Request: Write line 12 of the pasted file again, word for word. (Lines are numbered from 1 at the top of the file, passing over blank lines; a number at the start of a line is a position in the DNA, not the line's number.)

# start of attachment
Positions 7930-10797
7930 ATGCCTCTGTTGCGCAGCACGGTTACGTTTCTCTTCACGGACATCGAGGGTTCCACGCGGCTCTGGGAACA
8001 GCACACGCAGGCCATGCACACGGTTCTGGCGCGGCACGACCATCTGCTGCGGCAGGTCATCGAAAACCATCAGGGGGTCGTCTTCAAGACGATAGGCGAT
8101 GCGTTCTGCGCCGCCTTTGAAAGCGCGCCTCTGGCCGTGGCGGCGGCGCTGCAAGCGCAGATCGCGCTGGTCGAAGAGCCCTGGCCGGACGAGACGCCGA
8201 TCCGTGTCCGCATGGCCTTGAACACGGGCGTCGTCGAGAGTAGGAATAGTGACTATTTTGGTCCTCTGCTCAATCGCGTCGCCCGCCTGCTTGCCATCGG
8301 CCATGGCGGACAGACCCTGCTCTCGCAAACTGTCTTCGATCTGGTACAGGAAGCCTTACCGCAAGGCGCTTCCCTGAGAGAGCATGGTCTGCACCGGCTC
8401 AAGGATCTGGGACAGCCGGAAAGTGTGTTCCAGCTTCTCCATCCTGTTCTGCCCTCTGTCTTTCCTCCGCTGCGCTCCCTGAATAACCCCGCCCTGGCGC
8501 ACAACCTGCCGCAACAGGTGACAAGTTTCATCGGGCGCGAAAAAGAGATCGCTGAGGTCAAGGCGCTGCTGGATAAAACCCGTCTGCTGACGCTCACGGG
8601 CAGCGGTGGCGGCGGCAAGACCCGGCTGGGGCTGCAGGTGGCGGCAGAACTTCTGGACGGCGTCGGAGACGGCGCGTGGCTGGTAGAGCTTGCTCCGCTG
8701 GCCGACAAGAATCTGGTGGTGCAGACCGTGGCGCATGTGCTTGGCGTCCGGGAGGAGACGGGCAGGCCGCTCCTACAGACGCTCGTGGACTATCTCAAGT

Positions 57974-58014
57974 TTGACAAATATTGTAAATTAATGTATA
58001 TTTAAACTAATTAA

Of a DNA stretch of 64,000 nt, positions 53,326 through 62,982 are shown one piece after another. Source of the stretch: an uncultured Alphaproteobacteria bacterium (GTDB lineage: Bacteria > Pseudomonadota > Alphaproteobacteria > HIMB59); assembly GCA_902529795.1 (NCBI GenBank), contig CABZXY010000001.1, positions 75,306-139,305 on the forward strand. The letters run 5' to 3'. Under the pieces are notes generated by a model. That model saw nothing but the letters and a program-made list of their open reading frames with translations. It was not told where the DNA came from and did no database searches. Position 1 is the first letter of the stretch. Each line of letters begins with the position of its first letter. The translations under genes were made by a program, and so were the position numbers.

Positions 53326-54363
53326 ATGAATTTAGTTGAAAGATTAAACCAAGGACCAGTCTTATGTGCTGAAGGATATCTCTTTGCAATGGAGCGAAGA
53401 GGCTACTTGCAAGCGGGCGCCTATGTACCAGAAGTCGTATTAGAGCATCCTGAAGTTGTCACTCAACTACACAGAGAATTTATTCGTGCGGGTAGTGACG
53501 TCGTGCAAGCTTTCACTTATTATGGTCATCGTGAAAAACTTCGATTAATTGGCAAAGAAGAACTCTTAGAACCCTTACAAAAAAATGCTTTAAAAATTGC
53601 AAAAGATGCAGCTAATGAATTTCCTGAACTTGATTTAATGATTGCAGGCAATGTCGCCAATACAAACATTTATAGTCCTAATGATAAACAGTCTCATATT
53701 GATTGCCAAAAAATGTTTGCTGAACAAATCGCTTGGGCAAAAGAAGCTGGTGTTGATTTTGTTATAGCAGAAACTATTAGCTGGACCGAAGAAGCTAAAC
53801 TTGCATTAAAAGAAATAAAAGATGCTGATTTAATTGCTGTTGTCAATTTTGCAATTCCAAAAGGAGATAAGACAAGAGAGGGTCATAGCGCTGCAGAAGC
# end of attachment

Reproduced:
57974 TTGACAAATATTGTAAATTAATGTATA